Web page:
Kobe Bryant and the Lakers celebrate after their Game 7 victory over the Boston Celtics in the 2010 NBA Finals.

Kobe Bryant and the Lakers celebrate after their Game 7 victory over the Boston Celtics in the 2010 NBA Finals.

(Robert Gauthier / Los Angeles Times)

The list of great Boston Celtics is top heavy with the incomparable Bill Russell and Larry Bird, but it lacks the Lakers starry depth, the all-time roster filled with solid players such as Bob Cousy, John Havlicek and Dave Cowens.

The Lakers are such an attractive brand that they’ve been able to lure two of the top free agent signings in NBA history in O’Neal and James. The best free-agent signing in Celtics history is … Al Horford? Kemba Walker?

“This is a historic franchise and to be part of this is something that I’ll be able to talk about and my grandkids and kids will be able to talk about, their pawpaw played for the Los Angeles Lakers,” James said after Sunday night‘s title clincher. “It’s like playing for the Yankees .…”

It’s certainly not like playing for the Celtics, who equal the Lakers in those 17 titles but little else.

If James sounded giddy, maybe it’s because he knew this latest crown also vaulted him ahead of Michael Jordan for the title of greatest player ever.

“I want my damn respect,” he said Sunday night, and, as unseemly as that proclamation sounded in the moment, he deserves that respect.

At this point, for every main argument for Jordan as the GOAT, there is a clear counterattack for James.

Yes, Jordan won six championships and James has won four. But Jordan did it all in one place, with one system and one coach. James is the first player in history to lead three different teams to a title while winning an NBA Finals MVP award in each.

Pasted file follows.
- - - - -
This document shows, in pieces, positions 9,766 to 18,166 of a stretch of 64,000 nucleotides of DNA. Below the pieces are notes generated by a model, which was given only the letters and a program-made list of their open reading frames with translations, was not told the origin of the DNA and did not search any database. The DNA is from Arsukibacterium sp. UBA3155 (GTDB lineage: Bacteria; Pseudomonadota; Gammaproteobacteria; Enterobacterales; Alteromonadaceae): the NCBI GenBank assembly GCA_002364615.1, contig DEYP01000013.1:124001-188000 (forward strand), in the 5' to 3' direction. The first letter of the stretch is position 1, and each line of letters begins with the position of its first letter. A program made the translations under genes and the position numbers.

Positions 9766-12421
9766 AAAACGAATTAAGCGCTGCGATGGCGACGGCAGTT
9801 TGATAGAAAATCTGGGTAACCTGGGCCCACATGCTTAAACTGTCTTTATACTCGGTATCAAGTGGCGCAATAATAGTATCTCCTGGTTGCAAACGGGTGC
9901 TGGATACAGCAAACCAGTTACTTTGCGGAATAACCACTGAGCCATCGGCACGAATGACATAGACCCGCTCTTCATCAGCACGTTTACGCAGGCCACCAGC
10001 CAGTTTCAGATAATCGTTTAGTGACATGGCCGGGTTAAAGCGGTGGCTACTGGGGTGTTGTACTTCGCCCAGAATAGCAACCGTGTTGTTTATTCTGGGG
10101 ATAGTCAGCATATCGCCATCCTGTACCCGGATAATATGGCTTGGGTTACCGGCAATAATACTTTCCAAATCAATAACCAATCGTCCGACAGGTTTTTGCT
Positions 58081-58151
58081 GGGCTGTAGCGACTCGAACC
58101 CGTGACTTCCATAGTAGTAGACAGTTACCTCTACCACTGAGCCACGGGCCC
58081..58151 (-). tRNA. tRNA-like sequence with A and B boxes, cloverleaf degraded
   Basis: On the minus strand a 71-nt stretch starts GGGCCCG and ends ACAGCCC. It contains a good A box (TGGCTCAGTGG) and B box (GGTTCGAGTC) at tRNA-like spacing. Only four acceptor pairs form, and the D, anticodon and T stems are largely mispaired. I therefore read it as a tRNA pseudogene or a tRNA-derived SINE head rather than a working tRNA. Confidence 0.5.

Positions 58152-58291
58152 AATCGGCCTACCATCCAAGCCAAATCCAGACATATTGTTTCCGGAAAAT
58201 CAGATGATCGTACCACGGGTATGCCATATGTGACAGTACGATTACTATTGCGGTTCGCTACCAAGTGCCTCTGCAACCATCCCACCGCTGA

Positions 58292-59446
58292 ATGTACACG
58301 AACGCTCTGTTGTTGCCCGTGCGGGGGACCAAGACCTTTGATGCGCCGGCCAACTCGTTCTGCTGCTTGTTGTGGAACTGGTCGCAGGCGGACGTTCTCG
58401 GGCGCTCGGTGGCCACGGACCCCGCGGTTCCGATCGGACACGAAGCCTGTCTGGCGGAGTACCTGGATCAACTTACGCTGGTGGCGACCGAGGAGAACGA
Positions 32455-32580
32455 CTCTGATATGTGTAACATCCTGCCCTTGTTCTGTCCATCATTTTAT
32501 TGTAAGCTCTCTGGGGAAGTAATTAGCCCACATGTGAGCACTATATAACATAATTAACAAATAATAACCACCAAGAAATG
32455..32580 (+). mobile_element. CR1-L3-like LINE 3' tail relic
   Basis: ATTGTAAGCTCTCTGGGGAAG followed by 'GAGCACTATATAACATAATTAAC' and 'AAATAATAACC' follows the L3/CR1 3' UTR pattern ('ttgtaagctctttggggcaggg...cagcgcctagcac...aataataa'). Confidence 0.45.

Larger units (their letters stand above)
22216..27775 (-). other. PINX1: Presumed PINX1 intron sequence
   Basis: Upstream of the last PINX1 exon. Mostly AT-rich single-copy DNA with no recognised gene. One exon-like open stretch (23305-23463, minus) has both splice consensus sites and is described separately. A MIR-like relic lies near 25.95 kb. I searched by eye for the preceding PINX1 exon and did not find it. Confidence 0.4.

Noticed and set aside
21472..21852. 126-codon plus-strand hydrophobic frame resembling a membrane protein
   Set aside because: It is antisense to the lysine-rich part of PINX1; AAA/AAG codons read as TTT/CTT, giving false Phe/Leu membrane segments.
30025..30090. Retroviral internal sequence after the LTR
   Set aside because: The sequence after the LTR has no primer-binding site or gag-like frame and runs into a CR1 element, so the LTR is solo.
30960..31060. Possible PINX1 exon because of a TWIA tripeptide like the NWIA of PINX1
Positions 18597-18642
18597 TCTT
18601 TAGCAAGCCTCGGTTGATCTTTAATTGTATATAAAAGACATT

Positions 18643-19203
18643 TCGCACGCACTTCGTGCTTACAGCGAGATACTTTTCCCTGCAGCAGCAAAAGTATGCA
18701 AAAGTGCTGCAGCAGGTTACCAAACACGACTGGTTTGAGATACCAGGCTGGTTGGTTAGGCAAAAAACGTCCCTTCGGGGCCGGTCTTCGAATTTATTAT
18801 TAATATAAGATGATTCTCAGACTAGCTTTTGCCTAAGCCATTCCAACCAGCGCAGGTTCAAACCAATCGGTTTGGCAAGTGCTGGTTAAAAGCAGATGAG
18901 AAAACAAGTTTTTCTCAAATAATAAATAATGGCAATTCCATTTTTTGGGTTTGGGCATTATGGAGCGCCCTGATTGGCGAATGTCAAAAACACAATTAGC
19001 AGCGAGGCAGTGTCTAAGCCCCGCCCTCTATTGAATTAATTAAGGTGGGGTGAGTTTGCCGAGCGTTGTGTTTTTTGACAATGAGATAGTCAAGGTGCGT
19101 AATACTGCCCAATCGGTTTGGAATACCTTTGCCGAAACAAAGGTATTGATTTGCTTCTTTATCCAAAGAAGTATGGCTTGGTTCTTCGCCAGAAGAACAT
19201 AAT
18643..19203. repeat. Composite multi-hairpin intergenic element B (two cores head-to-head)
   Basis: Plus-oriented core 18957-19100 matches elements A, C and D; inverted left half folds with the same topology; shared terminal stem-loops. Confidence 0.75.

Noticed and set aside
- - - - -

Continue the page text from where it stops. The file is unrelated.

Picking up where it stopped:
Yes, Jordan was unbeaten in the Finals and James is 4-6. But Jordan basically took off two seasons to play baseball in the middle of his career — who knows what the break did for him? — while James has plowed straight through for 17 seasons and played in 81 more postseason games than Jordan.

James has scored more points than Jordan. He has more rebounds than Jordan. He has more assists than Jordan.

Michael Jordan defends Magic Johnson during the 1991 NBA Finals.

Michael Jordan defends Magic Johnson during the 1991 NBA Finals.

(Lori Shepler / Los Angeles Times)

Jordan recaptured the nation’s imagination this summer with the documentary series “The Last Dance,” which was essentially a 10-part advertisement over which he had complete control. Jordan reportedly approved its production several years ago as a way of regaining attention from the surging James. And in the middle of a pandemic lockdown, it worked, quarantined fans growing misty-eyed over the memories and vowing never to question Jordan’s GOAT status again.

Five months later, however, James has regained his grip on the narrative after leading the Lakers to a championship amid a new coach, new teammates, the death of Kobe Bryant, social injustice unrest, a league pandemic lockdown and more than three months isolated in a bubble.

From start to finish, this season might be James’ greatest accomplishment — even greater than when he brought a title home to Cleveland in 2016 — because of the consistent leadership that this yearlong odyssey required.

“He’s the greatest basketball player the universe has ever seen,” Lakers coach Frank Vogel said Sunday night, “and if you think you know, you don’t know, OK, until you’re around him every day, you’re coaching him, you’re seeing his mind, you’re seeing his adjustments, seeing the way he leads the group. … He was terrific the entire season leading us, and I can’t say enough about him.”

He already said it all. The Finals said it all. The 2019-20 season said it all, about all of them.

The Lakers are the greatest basketball franchise ever.

LeBron James is the greatest basketball player ever.

Period.